Will Colbert, captain of the Ottawa 67s, was selected by the Ottawa Senators in the seventh round of the 2003 NHL Entry Draft, 228th overall. Colbert was the 67s scholastic player of the year in 2003-04 as well as being voted the third best defensive defenseman in the Eastern Conference Coaches Poll the same year.
The 6’2 190-pound defenseman is primarily a stay at homer and a good penalty killer, seeing some time on the second power play unit as well. Colbert registered 32 points in 68 games in what was likely his last junior season and he had the second best plus/minus ranking on the team, with a +22. He was named to Team OHL in the Canada-Russia Challenge Series.
Colbert had 11 points in 21 playoff games this postseason, helping Ottawa to the OHL final. Ottawa moved on to the Memorial Cup where they defeated the Kelowna Rockets 3-2 in double overtime in the longest game in Memorial Cup history. They then lost to Rimouski 4-3 and to London 5-2 but advanced to the semi-final game on Saturday against Rimouski.
When asked about playing against Sidney Crosby at the Memorial Cup, Colbert replied, “You can’t just let him run around. I think he would have even more points in this tournament if people weren’t hitting him so much. His linemates complement him really well and that whole line is very dangerous.”
On how the 67s match up against Rimouski, Colbert said, “We only played our best in the third period so I think we are going to talk about it tomorrow and hopefully it goes well on Saturday.”
Ottawa had a chance to advance directly to the Memorial Cup final if they had beaten London by more than one goal. When it was pointed out that 11 of the previous 12 Memorial Cup champions had received that bye to the final Colbert said, “Well we would have liked the day off on Saturday too, but that just the way it is and we’ll have to do it the hard way, it seems like we have done that all year.”
Hockey’s Future caught up to Colbert after the loss to London in the last game of the round robin.
HF: You guys had a great start but faded as the game went on. It seems like you haven’t been able to put together 60 minutes all tournament, but if you do, you can obviously win this thing. How frustrating has this been?
WC: Yeah we are used to it; that is the way it has been all year, we are so inconsistent. But if we put 60 minutes together against Rimouski we are going to have a better outcome than we did on Tuesday. We were close at the start but they started to pull away from us. When the game really got going we took some stupid penalties and that is what really killed us.
HF: How big of a disadvantage is it to play in the semi-final game and then turn around if you win and play the well rested host team in a loud rink the next day?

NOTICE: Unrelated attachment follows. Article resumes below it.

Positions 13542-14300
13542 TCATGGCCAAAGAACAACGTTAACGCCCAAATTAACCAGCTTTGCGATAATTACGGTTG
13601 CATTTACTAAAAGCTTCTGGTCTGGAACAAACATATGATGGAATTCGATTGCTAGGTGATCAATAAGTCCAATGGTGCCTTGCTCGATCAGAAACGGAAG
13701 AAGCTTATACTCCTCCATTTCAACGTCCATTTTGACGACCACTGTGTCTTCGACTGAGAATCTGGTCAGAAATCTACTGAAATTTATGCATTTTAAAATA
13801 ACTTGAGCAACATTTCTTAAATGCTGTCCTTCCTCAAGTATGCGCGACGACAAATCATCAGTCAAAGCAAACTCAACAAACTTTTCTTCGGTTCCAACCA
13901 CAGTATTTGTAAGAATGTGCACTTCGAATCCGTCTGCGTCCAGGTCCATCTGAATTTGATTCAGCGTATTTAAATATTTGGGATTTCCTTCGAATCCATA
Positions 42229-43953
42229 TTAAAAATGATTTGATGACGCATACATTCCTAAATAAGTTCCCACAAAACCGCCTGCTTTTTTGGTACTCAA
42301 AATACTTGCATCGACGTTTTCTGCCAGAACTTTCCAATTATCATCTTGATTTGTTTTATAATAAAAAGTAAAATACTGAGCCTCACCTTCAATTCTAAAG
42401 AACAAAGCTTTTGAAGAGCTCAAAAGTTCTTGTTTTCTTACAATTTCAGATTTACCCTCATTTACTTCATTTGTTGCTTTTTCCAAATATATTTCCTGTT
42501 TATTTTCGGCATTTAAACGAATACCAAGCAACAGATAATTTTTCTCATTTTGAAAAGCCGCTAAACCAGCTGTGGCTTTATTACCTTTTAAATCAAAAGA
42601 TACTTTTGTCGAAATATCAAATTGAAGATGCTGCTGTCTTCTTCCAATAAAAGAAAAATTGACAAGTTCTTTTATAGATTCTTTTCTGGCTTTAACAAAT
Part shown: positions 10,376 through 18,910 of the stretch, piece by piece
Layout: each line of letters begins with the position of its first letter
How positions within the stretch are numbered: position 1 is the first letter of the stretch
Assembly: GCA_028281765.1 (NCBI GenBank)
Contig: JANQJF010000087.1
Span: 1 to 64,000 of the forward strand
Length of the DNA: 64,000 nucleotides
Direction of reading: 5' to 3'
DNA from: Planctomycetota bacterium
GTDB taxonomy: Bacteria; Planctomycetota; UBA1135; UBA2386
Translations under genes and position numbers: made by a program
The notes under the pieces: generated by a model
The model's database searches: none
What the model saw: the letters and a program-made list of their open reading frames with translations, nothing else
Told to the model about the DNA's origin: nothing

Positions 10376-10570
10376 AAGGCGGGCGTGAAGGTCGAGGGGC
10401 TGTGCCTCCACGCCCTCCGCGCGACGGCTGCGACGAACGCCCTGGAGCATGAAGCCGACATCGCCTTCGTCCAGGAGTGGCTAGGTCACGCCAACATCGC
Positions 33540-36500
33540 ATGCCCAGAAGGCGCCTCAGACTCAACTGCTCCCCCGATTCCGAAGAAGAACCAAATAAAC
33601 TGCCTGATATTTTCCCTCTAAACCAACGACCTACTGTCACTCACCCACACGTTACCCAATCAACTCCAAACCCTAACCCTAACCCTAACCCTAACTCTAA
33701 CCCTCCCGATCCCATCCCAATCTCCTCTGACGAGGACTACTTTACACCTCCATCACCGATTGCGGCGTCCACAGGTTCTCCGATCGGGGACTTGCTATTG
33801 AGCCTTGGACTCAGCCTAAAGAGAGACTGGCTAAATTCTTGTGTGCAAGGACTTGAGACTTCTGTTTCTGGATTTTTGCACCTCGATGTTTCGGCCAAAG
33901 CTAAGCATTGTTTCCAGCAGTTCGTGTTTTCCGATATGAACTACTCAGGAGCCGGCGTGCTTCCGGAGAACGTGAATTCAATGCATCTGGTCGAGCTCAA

WC: It’s hard to do, especially when you play on Saturday and you are going to have to come in and play them on Sunday, but it’s doable. The main thing to do is stay out of the box.
HF: Tonight you guys played a good physical period in the first but then strayed away from it in the second and that cost you.
WC: We seemed to be taking some penalties when we were playing rough so that kind of put us down and that turned the game around right there.
HF: It seems like all tournament the puck has been bouncing around like a tennis ball, how bad is the ice out there?
WC: I’ve played on better ice.
HF: What is the hardest thing about playing a team like London?
WC: I think their depth, they can throw all-star guys at you on the first and second lines and they play their systems really well.
HF: You were the first ever 67s player to be drafted by the Senators. Since you play in the city do they give you regular feedback on your development?
WC: I’ve talked to them the odd time, but they have been letting me do my thing in the playoffs, just lead my team and that is what they want me to do.
HF: Did the 67s hold a rookie camp last summer and how did it go for you?
WC: They did, and it went good. We played a rookie tournament in Montreal and I played in four games.
HF: Can you tell me a bit about what it is like to play for a hockey legend like Coach Brian Kilrea?
WC: Intense. He has some good flow practices and he wants the best from us every time that we step on the ice.
HF: What do you need to work on to move to the next level?
WC: Lots of things, moving the puck crisper and better; seeing the ice better is a big part of it and being more physical.
HF: Did you have any major influences as a player growing up?
WC: I had some good ones, my first real coach back in Arnprior was Derek Clark, and he got me going. He actually gave me the C when I was younger. There were some good days then, we had a good team, you know, back when you went to the rink at seven in the morning; we had some good times and I’ll remember those days for sure.
HF: Have you had time to enjoy the event of the Memorial Cup or have you been focused on hockey every day?
WC: Well, we weren’t sure that we were going to play hockey or not when we first got here. There was the concert on Thursday, the banquet Friday and we finally got to hockey on Saturday and we watched that game and we were excited to get going on Sunday that was for sure.
Copyright 2005 Hockey’s Future. Do not reprint or duplicate without permission of the editorial staff.